“No disrespect to him,” Gonda said. “I think he’s living in his integrity. And I think we’re living in our integrity, and it seemed like a purposeful mismatch. So I began to grieve.”
In the past, Gonda said, she and Reeve had come to an understanding with their previous pastors.
“I have walked through discernments with my two previous pastors,” Gonda said. “We spoke to our incoming pastor five years ago and were willing to go on this journey with him to [say], ‘Here’s our discernment journey; here’s the fruits of our decisions; whether you think it’s of God … judge for yourself whether we still belong in leadership or not, in your mind.’”
Gonda described this as the Church’s traditional approach: the pastoral accompaniment. It’s what Pope Francis meant when he asked, “Who am I to judge?”
“I had done a lot of grieving and sobbing and ranting and healing and coming to not only acceptance but I began to have a welling of deep love in my heart for the new priest coming in, Father Dan,” Gonda explained. “So I know that was of the Holy Spirit. In the middle of prayer, and just filled with love — I don’t know this guy, and it was unmistakable. That was a big sign.”
Excited and curious about what was to come, and open to a new approach, Gonda wrote the new priest a letter to welcome him and request a “quiet conversation” before he landed, as she and Reeve had done in the past. Whether he was too busy or she had been outed, Gonda doesn’t know — she never received a response.
Following the email by LeFevre on June 12, Gonda was officially informed by the AOD that she was being let go shortly before her contract expired June 30.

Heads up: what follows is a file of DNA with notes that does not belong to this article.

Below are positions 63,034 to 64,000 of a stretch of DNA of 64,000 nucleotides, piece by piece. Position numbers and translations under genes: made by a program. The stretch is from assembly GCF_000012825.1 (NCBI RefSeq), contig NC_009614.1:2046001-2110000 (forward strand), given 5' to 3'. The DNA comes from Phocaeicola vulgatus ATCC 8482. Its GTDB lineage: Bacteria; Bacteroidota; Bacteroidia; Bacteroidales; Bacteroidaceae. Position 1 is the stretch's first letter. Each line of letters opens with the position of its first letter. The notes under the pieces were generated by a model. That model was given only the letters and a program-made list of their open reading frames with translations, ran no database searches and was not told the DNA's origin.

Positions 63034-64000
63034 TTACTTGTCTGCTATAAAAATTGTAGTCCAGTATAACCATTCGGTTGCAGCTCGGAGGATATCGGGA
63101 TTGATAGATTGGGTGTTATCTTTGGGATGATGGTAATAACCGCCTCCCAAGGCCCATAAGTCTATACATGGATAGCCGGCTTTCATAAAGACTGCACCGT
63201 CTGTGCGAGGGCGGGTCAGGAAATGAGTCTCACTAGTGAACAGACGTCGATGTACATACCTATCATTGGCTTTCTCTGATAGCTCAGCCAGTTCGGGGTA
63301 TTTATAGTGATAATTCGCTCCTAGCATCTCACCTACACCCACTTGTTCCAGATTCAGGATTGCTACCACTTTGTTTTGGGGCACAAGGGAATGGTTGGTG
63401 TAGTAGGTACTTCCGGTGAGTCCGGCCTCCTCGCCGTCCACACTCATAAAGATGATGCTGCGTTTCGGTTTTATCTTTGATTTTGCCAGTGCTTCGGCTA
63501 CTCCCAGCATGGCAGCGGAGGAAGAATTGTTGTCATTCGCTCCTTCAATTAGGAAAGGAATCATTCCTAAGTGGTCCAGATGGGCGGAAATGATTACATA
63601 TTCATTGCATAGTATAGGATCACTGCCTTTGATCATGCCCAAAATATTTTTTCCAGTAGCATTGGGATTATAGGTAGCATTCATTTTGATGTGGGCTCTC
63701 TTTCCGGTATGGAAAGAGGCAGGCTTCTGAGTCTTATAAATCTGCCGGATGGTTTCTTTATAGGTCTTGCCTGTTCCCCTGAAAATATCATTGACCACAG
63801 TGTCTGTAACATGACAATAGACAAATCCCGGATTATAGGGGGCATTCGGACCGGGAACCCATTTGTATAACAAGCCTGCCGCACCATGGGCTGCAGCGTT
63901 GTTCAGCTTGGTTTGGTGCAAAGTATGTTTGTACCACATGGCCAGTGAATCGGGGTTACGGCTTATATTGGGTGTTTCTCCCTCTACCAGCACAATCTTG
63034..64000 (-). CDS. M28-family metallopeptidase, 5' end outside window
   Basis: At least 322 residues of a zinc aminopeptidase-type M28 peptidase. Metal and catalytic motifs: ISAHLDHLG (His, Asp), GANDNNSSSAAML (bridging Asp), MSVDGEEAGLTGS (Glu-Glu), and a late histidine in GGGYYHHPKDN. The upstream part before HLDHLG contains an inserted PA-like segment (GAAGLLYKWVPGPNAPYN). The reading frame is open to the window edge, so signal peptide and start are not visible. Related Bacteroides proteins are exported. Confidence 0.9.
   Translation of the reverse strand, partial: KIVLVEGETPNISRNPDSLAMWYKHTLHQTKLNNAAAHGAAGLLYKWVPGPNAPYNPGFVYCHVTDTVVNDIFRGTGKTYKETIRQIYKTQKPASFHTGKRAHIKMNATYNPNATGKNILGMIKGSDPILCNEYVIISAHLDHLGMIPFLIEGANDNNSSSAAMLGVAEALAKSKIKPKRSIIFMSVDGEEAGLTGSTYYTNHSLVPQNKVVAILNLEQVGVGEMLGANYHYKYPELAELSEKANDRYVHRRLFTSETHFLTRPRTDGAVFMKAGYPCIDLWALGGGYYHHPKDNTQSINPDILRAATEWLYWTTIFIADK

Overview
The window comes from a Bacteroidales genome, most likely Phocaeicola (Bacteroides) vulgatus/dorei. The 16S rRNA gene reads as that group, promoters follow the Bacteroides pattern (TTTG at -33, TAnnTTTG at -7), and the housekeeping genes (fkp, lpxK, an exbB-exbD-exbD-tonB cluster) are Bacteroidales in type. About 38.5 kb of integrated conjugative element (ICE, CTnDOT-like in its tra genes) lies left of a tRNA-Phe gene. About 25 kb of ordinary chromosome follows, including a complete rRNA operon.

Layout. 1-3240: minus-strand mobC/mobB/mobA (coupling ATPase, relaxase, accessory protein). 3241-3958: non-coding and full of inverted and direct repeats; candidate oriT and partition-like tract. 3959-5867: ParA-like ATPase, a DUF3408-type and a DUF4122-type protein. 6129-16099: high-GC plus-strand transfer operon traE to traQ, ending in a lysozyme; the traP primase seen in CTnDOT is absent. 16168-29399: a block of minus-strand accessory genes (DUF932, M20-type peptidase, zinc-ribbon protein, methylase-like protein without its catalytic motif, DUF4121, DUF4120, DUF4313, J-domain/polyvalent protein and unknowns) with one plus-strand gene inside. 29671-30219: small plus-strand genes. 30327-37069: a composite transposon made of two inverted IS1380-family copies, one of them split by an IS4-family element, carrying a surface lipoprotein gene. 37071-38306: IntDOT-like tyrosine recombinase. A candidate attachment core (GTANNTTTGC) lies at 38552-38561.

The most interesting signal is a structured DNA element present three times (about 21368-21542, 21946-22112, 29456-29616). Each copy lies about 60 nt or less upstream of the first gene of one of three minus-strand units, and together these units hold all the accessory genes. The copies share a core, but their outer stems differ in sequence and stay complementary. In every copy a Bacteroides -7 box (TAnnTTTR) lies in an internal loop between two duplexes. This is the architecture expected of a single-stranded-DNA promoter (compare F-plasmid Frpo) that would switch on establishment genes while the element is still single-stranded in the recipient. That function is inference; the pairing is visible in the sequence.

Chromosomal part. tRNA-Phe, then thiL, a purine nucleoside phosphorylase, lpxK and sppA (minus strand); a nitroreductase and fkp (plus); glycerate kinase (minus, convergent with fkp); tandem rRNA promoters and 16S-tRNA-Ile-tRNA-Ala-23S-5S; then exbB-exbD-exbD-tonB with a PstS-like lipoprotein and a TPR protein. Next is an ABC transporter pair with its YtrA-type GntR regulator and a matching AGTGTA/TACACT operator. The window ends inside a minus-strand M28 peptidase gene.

“They are making a clear statement here,” she said. “Or, to be kind, getting rid of a problem before the new priest had to deal with it.”

Impact
The firing has caused Gonda and Reeve tremendous pain. It has also had a profound impact on parishioners, some of whom have known Gonda for the 30 years she has been a member of St. John Fisher. A rally was held outside the church to show support following mass on June 27. But beyond St. John Fisher, Gonda’s plight has touched many — her story has made news across the globe. She said she’s a bit surprised.
“Somebody being fired in the Catholic church for being gay isn’t news,” Gonda said. “So why would it hit the news cycle?”
She offered a few theories.
“We are all very vulnerable from COVID[-19], and we are having more time to reflect on what’s important,” she said. “We need each other. We miss being with one another and I think that’s been tremendous for people.”
She also referenced the impact of the murder of George Floyd by the police. People are less tolerant of injustice, as a result.
“Now we’re able to hear better and see better,” Gonda added.
The timing of the Supreme Court decision that ruled LGBTQ employees are protected from discrimination under the Civil Rights Act of 1964 is an obvious factor, too. However, Gonda’s situation does not apply because employees of religious institutions who have “ministerial” roles are exempt from protection.